In Dirty Little Billy, heâ€™s at it again, going from repressed and lethargic teen to ballistic savant in just a few days, or in real time, an hour and a half. The filmâ€™s narrative is fairly simple â€“ dragged along a muddy road to a dilapidated farm where the Irish ladâ€™s severe step-father wants to see how quickly Billyâ€™s palms can become huge blisters, he goes AWOL and falls in with Goldie, who — though seemingly only slightly Billyâ€™s senior — terrorizes the town. Now called Billy, instead of Henry McCarty, Pollard joins his mentor hunkered down in Goldieâ€™s stronghold, a ramshackle bar where Goldie’s his girl Berl (perhaps â€œBerylâ€ on a clodhopperâ€™s tongue), at the sound of a bell, retreats to a back room where she is repeatedly deflowered for chump change. Along with a couple of unsavory senior citizens, the trio drinks endlessly and sloppily, plays cards against rubes, exudes bile and easy sentiment and engage in sex and often-clownish combat. Eventually the town decides to hire an exterminator. Mayhem follows, with Billy and Goldie escaping to the badlands, where they employ their wiles and Billyâ€™s newfound sharpshooter talent to launch their life as nomadic rogues.
The history of Billy on screen is long and various. Roy Rogers, Johnny Mack Brown and Audie Murphy played him as a misunderstood adolescent or simple maligned hero, Howard Hughes offers Jack Bertel in the role of a wounded and romantic but snake-minded Billy in The Outlaw, a film famous for something other than Billyâ€™s pair of six-shooters. Paul Newman in The Left-Handed Gun rendered Billy (by that stage of his life Bonney, BtK) savvy, more sinned against than sinning and, well, Newman-eyed righteous avenger. There were more Billys in heaven and earth than are dreamt of . . . , and room for a whole gallery of interpretations, but perhaps the death blow to DLB, the product of Charles Moss and Stan Dragotiâ€™s imaginations, was Pat Garrett and Billy the Kid, with its star-peppered cast a far cry from DLB. Singing star Kris Kristofferson is a rangy, mean, charismatic and sexy Billy in this endgame display of Bâ€™s long 21-year life, and James Coburn plays assassin/sheriff Pat Garrett, while icons like Slim Pickens, Chill Wills, Jack Elam et alia show up, Rita Coolidge plays Bâ€™s paramour â€œMarieâ€ (really Paulita Maxwell) and one of his henchman, a wise cracker called â€œAlias,â€ is played by Robert Zimmerman (aka Dylan, who supplies some of the sound track â€“ â€œKnockinâ€™ on Heavenâ€™s Door,â€ for instance). Big budget, Sam Peckinpah in the directorâ€™s gurney. I remember loving it in a counter-culture way â€“ just suppose Billy and his pards were like a counter-culture folk music posse, living large and dying hard. . . . And I feel obliged to say that Emilio Estevez’s brat pack and superficially hysterical portrayal of Billy in Young Guns never seemed more than a horse opera, with it’s suggestion that Billy outlived his supposed death to show up years later as ancient Brushy Bill and tell his story.Â That frame device seemed too transparently lifted from Little Big Man that it didn’t add anything to the inquiry into the nature of Billy and the narrative of his life and “career.”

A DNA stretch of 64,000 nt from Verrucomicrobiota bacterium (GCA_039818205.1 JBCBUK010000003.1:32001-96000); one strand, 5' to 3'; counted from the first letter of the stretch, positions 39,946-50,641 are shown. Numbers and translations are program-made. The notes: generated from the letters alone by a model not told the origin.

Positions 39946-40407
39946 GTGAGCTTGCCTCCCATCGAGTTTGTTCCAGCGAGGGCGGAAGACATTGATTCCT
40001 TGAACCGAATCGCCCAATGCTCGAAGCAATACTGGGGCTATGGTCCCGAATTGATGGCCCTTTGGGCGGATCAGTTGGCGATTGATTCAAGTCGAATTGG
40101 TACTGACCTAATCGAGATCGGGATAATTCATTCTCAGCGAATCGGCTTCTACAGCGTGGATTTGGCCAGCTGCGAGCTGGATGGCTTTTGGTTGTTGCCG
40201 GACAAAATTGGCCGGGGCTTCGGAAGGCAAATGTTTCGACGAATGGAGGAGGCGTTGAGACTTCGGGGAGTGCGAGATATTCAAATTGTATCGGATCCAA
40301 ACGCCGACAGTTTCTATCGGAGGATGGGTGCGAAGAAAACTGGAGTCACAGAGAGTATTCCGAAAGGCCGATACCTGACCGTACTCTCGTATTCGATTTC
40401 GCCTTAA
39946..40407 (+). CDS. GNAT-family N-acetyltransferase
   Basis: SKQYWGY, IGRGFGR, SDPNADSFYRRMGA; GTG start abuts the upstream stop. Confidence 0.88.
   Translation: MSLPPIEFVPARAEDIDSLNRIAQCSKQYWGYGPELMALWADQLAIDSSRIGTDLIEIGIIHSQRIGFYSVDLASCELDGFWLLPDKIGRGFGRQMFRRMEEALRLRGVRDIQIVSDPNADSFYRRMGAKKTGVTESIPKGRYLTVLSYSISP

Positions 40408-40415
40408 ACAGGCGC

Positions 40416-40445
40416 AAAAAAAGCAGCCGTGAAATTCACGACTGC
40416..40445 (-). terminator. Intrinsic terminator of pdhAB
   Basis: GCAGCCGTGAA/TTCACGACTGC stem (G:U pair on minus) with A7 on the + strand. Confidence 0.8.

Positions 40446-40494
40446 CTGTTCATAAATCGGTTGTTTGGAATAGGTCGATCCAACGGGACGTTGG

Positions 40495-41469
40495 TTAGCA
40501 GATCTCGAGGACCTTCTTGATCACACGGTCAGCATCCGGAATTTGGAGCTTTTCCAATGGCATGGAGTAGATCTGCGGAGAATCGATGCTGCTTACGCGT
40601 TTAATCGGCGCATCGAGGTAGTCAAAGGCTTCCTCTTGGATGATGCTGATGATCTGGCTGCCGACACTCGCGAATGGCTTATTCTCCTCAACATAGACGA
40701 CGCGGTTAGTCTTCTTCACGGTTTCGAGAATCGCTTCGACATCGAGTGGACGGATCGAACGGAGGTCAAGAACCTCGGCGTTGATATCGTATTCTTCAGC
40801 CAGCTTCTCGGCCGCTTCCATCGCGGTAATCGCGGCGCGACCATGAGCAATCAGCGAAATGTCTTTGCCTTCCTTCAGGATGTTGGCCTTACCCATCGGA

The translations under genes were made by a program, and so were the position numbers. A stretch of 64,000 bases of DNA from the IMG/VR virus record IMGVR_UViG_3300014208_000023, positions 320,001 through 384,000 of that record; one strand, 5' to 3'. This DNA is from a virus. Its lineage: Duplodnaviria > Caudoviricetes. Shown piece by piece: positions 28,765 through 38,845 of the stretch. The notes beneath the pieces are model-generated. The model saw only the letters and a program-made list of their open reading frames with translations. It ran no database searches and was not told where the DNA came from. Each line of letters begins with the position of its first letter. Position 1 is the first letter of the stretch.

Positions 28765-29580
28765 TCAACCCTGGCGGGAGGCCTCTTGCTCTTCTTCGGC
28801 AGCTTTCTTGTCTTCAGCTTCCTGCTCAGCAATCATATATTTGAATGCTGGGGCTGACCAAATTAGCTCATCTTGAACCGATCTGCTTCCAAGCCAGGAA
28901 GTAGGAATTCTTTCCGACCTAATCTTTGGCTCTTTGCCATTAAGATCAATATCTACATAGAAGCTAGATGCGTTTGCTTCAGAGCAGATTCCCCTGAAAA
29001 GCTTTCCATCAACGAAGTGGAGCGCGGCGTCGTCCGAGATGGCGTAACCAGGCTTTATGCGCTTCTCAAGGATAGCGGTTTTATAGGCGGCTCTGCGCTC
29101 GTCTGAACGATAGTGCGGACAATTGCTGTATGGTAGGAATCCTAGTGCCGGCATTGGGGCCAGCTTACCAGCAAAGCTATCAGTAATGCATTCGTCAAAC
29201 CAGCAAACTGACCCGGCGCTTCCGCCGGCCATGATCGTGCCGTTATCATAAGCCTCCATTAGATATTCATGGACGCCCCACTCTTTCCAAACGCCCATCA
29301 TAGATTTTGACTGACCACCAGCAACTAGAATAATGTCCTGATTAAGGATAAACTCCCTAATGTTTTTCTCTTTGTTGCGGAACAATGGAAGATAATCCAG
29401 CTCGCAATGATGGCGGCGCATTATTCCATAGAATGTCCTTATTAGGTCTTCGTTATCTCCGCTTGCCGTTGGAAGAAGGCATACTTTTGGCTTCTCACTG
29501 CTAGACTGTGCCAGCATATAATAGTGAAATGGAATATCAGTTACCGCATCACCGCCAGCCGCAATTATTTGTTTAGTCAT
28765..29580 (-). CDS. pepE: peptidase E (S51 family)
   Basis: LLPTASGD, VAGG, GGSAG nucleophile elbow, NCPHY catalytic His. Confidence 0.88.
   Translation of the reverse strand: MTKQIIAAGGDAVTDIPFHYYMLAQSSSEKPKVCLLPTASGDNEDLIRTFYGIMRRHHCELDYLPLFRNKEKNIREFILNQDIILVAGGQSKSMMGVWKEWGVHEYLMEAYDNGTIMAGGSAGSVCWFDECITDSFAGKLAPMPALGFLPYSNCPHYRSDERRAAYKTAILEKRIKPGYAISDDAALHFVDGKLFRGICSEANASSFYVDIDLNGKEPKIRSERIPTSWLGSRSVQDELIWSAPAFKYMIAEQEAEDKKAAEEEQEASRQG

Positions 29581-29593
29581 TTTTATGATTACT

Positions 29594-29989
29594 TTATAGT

Iâ€™ve seen the Kris/Rita/Bob version four or five times, but it never eclipsed that hour and a half I spent staring at Pollardâ€™s mobile features and hearing his elvish voice. Heâ€™s an even five and a half feet tall and comes across as a clown whoâ€™s hiding something, a benign naif about to blossom into something truly peculiar amid deep sienna scenery, twisted and cracked planks, scruffy horse-like quadrupeds.
Perhaps a healthier response to DLB would be disgust, but I canâ€™t wash the fascination out of my distaste for the nightmare realism. It doesnâ€™t hurt that Lee Purcell is great as Berl, Richard Evans viable as Goldie and a small cast of helpful â€œcharacters,â€ including Ed Lauter in a small role and an early, not quite complete, teen-mimicking version of Gary Busey, who is already almost all toothy sneer and madness. And Nick Nolte, momentarily.
Why did DLB vanish so quickly and completely? It surely has a lot to do with other westerns released about the same time. The antihero was riding high, and Butch Cassidy and the Sundance Kid brought a new glamor, even beauty, to the category. The Redford/Newman combination was immediately loveable: they were slick and sleek and pretty, mischievous, gallant, witty and naughty. Not real.